Shawn Fitzwater admits he had little hope of his suggestion of a “Black Lives Matter” street mural coming to fruition.
“Really,” the professional painter said today, “not at all.”
But the suggestion from Fitzwater and another individual will likely be a reality by the end of today. Work began Wednesday on the street mural, on First Avenue South between 16th and 17th Streets, where “Black Lives” has been painted in bright yellow paint.
Today, the final word of the phrase is going into place as a second coat is applied to the first two words. The aim is to complete the project in time for Juneteenth festivities in Birmingham.
Juneteenth is an unofficial American holiday and an official Texas state holiday, celebrated annually on the 19th of June in the United States to commemorate Union Army General Gordon Granger’s reading of federal orders in the city of Galveston, Texas, on June 19, 1865, proclaiming all slaves in Texas to be free.
Fitzwater drew attention with his recent “We’re All In This Together” mural on the side of the Battle Republic building in downtown Homewood. That effort was an inspirational message as the metro area, like the rest of the nation and world, goes through the novel coronavirus pandemic.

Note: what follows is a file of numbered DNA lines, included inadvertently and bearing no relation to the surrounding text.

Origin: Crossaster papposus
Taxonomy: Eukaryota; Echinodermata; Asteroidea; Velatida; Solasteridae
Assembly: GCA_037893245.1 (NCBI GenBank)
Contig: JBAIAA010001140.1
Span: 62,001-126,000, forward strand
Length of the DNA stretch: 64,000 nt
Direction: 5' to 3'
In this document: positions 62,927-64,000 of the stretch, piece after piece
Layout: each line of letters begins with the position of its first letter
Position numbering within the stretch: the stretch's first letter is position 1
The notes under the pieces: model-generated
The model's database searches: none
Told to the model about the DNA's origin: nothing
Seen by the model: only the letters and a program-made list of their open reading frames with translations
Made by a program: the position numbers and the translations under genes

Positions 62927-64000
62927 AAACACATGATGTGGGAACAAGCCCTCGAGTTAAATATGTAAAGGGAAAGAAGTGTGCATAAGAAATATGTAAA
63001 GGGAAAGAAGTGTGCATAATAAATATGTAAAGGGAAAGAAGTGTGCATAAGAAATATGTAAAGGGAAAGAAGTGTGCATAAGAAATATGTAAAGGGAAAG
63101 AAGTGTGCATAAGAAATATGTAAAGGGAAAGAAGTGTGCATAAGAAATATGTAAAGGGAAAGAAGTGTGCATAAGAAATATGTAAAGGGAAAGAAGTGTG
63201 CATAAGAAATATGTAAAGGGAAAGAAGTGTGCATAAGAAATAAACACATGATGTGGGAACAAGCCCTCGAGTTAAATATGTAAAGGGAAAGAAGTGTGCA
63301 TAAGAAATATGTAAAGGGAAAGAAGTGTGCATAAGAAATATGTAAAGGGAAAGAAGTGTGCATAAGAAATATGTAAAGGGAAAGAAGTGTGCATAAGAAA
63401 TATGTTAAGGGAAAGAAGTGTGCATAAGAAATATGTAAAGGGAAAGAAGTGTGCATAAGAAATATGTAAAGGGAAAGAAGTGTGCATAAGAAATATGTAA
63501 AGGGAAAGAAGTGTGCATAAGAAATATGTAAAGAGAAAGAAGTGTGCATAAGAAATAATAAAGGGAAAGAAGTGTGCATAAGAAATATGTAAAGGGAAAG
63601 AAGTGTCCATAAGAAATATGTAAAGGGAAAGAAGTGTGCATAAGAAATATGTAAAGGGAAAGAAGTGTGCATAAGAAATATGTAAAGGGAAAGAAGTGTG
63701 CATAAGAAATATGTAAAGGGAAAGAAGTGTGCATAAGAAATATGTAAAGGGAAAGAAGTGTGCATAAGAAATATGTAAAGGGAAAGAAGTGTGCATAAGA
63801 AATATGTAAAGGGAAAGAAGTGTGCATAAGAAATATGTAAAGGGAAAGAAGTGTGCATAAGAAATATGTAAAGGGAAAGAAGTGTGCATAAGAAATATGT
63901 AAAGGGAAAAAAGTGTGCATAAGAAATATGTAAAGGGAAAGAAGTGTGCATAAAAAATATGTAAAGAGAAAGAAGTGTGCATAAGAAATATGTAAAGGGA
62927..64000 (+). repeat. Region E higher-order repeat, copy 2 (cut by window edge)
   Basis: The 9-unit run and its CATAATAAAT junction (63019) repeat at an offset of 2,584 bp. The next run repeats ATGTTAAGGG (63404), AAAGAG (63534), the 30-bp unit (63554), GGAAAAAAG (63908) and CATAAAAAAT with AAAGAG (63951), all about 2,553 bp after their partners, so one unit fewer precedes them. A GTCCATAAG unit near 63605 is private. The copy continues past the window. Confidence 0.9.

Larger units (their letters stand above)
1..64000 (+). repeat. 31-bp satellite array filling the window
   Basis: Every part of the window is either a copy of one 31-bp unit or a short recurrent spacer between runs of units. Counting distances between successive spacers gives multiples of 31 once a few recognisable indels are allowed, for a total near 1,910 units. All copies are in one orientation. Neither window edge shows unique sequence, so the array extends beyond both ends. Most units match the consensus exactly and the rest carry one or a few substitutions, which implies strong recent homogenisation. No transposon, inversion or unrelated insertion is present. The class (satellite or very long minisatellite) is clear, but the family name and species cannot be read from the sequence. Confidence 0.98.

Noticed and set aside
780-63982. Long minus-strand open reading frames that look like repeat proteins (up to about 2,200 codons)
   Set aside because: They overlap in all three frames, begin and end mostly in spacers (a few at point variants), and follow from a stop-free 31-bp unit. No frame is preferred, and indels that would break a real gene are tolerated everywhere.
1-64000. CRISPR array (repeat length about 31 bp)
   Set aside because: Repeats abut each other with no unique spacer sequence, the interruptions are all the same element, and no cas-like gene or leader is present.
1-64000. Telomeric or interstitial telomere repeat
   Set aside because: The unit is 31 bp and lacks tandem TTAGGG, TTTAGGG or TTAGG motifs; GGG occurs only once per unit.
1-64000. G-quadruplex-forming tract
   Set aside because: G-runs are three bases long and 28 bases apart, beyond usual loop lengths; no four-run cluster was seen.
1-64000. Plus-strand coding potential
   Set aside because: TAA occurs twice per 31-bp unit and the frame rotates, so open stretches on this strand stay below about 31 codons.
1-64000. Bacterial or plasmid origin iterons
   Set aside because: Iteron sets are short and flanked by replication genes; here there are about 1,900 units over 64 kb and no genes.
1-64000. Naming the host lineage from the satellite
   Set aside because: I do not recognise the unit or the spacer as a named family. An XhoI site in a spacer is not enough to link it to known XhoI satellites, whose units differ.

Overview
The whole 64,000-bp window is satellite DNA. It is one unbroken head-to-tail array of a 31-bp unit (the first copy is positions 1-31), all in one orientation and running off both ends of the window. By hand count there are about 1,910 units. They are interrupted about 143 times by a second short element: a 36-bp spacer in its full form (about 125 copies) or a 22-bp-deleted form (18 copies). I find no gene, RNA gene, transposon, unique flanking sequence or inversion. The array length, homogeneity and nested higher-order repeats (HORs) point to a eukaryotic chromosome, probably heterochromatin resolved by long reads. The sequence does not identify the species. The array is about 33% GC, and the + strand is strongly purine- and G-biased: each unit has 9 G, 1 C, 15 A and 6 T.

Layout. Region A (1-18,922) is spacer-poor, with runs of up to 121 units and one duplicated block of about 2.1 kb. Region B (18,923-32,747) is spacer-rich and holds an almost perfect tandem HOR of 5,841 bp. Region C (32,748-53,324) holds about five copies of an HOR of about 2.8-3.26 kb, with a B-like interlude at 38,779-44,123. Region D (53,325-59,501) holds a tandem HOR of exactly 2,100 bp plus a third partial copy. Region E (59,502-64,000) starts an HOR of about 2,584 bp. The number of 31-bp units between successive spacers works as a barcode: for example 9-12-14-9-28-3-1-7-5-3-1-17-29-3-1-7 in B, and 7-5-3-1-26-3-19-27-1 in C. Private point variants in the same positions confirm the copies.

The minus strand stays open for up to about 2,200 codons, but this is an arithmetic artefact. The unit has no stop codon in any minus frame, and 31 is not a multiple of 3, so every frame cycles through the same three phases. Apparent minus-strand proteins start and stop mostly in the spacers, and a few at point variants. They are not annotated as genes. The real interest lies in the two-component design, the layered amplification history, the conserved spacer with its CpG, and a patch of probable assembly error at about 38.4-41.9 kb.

The muralist had seen media coverage of a street in Washington, D.C., being painted with “Black Lives Matter” in the aftermath of the police killing of George Floyd in Minneapolis. Fitzwater relayed links to stories to the office of Birmingham Mayor Randall Woodfin.
“’Wouldn’t this be cool to have in Birmingham?’” Fitzwater said in his communication.
Unbeknownst to him, Cara McClure of Black Lives Matter Birmingham Chapter contacted the mayor’s office with the same suggestion.
“A couple of weeks later I was at dinner with the family and got a phone call (from) the mayor’s office,” Fitzwater recalled. “’Hey, how do we get this done. Let’s do it.’
“We apparently both sent the same message to the mayor’s office,” the painter said. “They met about it, took both of our ideas and combined them and here we are now.”
Volunteers and staffers from the Birmingham Department of Transportation worked on the project.